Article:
A tale cloaked in pretension
By Ann Hornaday
Friday, March 11, 2011
O, for the love of all that's Grimm, what hath "Twilight" wrought?
Hard on the heels of "Beastly," a modern retelling of "Beauty and the Beast," comes the revisionist fairy tale "Red Riding Hood," a lurid, loopy, utterly ludicrous enterprise that seeks to twist the ultimate fable of feminine fear and victimhood
into an allegory for finding your inner bad girl.
Channeled by the ethereally beautiful Amanda Seyfried, the townsmaiden Valerie is all wide eyes and English-rose innocence as she longs for her soul mate, a humble woodcutter named Peter (Shiloh Fernandez), but is forced to marry the wealthier and far less dangerous Henry (Max Irons). When the town is attacked by the Big Bad Werewolf that resides in the nearby Very Dark Woods, the local priest looks for salvation in a hired werewolf-assassin named Father Solomon (Gary Oldman); soon the holy man has neighbors looking at one another for signs that one of them possesses distinctly lupine tendencies.
Director Catherine Hardwicke, who directed the first "Twilight" movie, reportedly considered Taylor Lautner for the role of Peter, a nod to Team Jacob that suggests she took on "Red Riding Hood" purely out of spite for having been fired from the lucrative vampire franchise. (She did hire "Twi"-dad Billy Burke to play Valerie's father.) At least that theory helps explain how she could have become involved in such a misguided project, which veers wildly in tone between self-seriousness and outright parody.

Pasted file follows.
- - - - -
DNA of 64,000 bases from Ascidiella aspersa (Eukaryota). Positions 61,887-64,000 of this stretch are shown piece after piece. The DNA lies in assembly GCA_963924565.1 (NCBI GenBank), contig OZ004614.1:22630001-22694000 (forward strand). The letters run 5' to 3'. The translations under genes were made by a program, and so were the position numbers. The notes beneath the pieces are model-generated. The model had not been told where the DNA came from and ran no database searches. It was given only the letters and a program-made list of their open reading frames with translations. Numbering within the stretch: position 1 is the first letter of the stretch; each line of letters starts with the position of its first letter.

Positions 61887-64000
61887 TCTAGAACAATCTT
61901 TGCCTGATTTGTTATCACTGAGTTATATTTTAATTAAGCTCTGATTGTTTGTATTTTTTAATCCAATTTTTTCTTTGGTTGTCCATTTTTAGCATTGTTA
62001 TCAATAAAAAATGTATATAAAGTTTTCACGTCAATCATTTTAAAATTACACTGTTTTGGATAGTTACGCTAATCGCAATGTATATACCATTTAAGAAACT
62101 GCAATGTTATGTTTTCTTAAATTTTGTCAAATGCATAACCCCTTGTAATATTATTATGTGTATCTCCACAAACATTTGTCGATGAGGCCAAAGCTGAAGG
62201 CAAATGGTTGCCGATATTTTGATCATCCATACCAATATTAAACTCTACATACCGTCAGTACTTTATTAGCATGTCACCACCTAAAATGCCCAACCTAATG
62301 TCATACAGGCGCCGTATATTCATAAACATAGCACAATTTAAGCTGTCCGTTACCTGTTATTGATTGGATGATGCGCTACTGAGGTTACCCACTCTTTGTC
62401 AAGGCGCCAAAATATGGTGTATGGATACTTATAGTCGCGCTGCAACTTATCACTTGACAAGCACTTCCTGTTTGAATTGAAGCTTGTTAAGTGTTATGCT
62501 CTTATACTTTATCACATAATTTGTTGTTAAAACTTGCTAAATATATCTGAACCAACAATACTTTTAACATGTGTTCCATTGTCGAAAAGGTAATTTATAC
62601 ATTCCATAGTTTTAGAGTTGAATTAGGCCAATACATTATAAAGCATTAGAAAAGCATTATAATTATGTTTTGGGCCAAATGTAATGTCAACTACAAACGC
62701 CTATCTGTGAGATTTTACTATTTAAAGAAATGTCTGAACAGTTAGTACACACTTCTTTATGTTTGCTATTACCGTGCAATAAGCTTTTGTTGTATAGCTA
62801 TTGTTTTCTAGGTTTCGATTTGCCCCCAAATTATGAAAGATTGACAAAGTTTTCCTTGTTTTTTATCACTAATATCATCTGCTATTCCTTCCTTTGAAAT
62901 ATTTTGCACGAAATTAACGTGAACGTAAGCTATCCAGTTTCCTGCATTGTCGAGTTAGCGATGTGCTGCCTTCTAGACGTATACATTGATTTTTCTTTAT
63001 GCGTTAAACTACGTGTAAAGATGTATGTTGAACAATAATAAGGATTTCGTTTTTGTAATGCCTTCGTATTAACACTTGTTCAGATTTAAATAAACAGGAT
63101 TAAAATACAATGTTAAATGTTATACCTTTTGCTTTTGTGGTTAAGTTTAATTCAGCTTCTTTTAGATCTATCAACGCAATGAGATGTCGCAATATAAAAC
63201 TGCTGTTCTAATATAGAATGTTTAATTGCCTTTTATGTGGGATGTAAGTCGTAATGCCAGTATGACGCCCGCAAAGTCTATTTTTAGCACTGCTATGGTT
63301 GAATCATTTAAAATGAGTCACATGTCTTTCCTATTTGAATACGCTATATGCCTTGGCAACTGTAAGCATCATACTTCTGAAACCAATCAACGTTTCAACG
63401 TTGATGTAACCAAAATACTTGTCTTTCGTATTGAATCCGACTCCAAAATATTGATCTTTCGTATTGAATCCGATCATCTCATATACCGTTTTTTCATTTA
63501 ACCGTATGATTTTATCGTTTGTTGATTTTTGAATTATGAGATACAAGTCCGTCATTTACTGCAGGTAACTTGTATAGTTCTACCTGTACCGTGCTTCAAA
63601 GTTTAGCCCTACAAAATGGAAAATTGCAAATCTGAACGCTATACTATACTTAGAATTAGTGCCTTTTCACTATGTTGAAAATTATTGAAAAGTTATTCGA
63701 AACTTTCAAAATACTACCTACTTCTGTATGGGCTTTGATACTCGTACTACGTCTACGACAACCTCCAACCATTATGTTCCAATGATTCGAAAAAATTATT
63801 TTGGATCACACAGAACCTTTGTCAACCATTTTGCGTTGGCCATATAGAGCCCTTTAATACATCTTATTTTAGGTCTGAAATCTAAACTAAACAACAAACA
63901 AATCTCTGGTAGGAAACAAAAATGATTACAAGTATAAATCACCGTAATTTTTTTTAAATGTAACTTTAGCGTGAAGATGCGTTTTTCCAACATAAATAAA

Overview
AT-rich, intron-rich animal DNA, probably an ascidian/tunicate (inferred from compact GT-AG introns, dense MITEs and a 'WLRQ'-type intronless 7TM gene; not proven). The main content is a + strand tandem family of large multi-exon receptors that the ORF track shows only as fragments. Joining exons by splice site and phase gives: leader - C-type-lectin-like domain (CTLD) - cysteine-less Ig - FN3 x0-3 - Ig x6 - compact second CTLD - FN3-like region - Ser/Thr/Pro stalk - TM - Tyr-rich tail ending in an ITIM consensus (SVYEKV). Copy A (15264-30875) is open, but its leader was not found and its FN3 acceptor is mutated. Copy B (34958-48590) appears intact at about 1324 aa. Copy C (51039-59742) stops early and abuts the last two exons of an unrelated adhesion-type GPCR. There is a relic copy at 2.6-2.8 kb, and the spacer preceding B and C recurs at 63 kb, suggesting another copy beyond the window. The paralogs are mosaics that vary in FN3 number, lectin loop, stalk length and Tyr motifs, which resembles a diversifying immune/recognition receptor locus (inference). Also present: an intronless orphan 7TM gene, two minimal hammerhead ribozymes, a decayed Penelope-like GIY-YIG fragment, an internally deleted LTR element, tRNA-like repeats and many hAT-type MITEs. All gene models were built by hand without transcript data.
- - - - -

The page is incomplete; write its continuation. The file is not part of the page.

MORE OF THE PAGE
Hardwicke, a former production designer, has come up with a visual style that emphasizes the story's fanciful roots; her trees are evocatively spiky, and the wintry landscape is dotted with splashes of bright, unseasonal color.
But despite Hardwicke's pictorial gifts, she has no sense of tonal control; what might have been a fascinating exercise in creative anachronism a la Sofia Coppola's "Marie Antoinette" instead just looks like an episode of "Gossip Girl" set at a Medieval Times restaurant. (Tellingly, Hardwicke hired Coppola's frequent musical collaborator, Brian Reitzell, to compose the score, which reaches the apex of overreaching hipness in a vaguely lewd dance-slash-rave.)
For the strenuous effort Hardwicke puts in to juice up "Red Riding Hood" with hormonal lust and psychosexual meaning, the movie remains an oddly wan, bloodless affair. My, what big pretensions it has. And not a cogent idea in its pretty little head.
Contains violence and creature terror, and some sensuality.